Leader of the Marada Movement Suleiman Frangieh openly threatened protestors live on national television during an episode of Marcel Ghanem’s “Sar el Waqt.”

Frangieh openly threatened demonstrators with backlash from “our areas” should they approach any member of the movement in “their areas,” in light of several protestors of the popular October 17 uprising confronting multiple ruling class politicians in public spaces.

“If you come near anyone related to us in areas you hold power in, no one related to the opposition in our areas is going to be comfortable,” said Frangieh. “Take care about what I’m saying, and I’m saying it live on air.”

Throughout the duration of the episode, Frangieh attempted to present himself as an even-headed, suitable candidate for presidency –only to ultimately assume an anti-uprising stand with his bold statements. 

Just this past July, Frangieh warned officials of potential violence as the country plummets further into its economic crisis and “hunger” and “famine” become grueling possibilities. More than 50 percent of the Lebanese population is now living beneath the poverty line, according to data from the United Nations Economic and Social Commission for West Asia.

“Our main concern is not to reach a civil war, seeing as we will enter a dangerous phase characterized by hunger, and we have to overcome it without giving up our principles,” said Frangieh in a July interview with al-Mayadeen TV.

Frangieh then warned officials to demonstrate awareness and national responsibility to avoid a civil war, only to openly threaten protestors on national TV a few months later.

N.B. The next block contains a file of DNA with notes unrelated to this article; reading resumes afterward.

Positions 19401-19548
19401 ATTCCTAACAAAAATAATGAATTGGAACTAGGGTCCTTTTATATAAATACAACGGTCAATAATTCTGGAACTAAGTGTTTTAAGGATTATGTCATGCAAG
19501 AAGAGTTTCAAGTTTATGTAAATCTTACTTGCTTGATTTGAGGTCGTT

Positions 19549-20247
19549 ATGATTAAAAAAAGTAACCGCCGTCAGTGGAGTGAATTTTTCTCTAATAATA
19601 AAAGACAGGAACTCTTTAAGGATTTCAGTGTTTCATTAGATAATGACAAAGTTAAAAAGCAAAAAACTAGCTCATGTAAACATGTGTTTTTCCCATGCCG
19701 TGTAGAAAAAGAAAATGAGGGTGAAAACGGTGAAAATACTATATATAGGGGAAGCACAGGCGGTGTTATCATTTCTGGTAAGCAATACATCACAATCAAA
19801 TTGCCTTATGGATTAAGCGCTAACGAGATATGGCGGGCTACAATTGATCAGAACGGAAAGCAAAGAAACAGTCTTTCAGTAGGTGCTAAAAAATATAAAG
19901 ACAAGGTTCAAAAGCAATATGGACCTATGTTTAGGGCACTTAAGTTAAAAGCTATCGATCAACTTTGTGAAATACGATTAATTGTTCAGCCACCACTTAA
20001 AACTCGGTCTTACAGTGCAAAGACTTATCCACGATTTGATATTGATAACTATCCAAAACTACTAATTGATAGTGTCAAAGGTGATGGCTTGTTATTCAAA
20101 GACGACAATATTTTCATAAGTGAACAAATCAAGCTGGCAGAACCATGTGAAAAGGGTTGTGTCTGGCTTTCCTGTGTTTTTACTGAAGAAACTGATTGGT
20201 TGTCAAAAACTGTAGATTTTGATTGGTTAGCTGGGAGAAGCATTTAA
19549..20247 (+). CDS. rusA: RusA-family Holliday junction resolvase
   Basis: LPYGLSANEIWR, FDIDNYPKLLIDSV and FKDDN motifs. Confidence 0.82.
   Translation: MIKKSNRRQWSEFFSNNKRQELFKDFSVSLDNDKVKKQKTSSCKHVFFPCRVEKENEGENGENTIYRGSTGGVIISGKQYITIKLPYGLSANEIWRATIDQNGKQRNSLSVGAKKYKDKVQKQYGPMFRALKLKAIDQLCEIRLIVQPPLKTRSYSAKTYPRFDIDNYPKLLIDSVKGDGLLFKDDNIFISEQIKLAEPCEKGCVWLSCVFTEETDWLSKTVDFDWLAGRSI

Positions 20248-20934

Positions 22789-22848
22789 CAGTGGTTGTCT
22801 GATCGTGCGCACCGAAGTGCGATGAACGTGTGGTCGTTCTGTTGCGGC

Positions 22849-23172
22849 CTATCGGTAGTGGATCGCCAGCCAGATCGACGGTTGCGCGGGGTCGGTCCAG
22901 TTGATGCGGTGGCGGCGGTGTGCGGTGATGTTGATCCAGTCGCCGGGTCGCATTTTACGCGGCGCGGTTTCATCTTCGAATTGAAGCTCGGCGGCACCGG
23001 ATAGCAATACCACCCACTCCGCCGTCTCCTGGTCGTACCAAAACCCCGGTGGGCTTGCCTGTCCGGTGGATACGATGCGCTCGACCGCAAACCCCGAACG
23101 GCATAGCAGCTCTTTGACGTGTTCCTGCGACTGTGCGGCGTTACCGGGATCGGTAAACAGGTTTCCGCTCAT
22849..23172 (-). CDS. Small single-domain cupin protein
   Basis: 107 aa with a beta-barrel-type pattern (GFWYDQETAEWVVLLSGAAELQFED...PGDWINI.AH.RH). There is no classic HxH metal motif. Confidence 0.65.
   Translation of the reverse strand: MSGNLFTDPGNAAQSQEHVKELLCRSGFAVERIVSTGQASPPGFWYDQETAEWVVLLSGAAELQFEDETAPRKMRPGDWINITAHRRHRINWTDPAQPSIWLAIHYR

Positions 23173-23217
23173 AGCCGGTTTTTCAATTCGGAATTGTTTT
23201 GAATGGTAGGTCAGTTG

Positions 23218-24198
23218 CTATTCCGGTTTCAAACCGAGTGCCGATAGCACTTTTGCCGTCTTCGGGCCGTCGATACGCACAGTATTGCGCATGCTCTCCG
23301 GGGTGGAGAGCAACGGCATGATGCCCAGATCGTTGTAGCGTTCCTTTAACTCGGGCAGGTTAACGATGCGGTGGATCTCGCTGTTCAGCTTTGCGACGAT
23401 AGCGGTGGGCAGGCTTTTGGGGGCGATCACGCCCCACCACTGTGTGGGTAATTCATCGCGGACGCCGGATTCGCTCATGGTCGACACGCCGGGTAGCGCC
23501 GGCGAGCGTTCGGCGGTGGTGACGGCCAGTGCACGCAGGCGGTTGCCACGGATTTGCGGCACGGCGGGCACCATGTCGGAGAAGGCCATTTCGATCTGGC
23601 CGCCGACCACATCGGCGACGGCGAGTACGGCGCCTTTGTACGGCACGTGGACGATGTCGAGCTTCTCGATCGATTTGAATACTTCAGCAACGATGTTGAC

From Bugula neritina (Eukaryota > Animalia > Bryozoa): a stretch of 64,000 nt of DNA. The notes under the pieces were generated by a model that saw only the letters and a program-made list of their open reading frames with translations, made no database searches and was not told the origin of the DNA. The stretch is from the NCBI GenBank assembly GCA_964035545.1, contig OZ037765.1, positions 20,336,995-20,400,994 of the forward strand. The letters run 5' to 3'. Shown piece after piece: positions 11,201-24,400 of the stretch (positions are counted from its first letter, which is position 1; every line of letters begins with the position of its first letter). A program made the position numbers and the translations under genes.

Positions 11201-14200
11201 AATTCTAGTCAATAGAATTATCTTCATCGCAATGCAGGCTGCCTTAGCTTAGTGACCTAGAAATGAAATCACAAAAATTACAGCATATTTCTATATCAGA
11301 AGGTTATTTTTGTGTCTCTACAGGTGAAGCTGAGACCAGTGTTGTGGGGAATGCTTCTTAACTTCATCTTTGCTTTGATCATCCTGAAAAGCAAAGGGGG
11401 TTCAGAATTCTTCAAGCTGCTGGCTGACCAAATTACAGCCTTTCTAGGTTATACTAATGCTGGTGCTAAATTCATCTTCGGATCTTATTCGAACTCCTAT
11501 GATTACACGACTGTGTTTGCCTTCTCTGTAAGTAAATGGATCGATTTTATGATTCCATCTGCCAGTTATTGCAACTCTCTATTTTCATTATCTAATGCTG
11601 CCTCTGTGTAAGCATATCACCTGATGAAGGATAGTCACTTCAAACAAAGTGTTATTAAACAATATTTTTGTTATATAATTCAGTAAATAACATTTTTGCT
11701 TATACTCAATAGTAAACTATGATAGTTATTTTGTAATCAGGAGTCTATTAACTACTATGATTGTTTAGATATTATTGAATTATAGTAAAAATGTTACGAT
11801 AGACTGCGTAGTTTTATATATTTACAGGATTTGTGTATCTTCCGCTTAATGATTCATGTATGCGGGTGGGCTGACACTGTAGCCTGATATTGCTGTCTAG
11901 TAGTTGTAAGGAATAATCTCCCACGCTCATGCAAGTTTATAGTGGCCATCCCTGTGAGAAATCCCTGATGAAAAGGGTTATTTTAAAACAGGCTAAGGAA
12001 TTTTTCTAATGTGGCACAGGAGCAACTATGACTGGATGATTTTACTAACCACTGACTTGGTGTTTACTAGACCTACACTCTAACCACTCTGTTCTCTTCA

“My stance is firm alongside the Axis of Resistance,” he added. 

Frangieh, much like other members of the ruling class, has often sought to present himself as an ally to the popular uprising in an attempt to seem empathetic towards the people’s needs. This behavior has been replicated by several politicians, including Samir Geagea, Samy Gemayel, and others.

Despite the glaring nature of Frangieh’s comments, this is only one of many instances where politicians have threatened protestors. Since the beginning of the popular uprising, politicians have increasingly resorted to using violence as a means to suppress protests.

Human Rights Watch documented the use of excess and lethal force, in the form of live ammunition, tear gas, and rubber bullets to the chest, by security forces against protesters in Lebanon on multiple occasions in the past year.

In November 2019, one month after the beginning of the popular uprising, President Michel Aoun stated on live TV that protestors should resort to emigration if they are unhappy with the country’s current proceedings.

In June 2020, MP Jamil El-Sayyed encouraged politicians to shoot at protestors who gather outside their houses or address them in public spaces. 

Around a week ago, protestors were assaulted while confronting Ahmad Hariri, Secretary General of the Future Movement, at Gavi.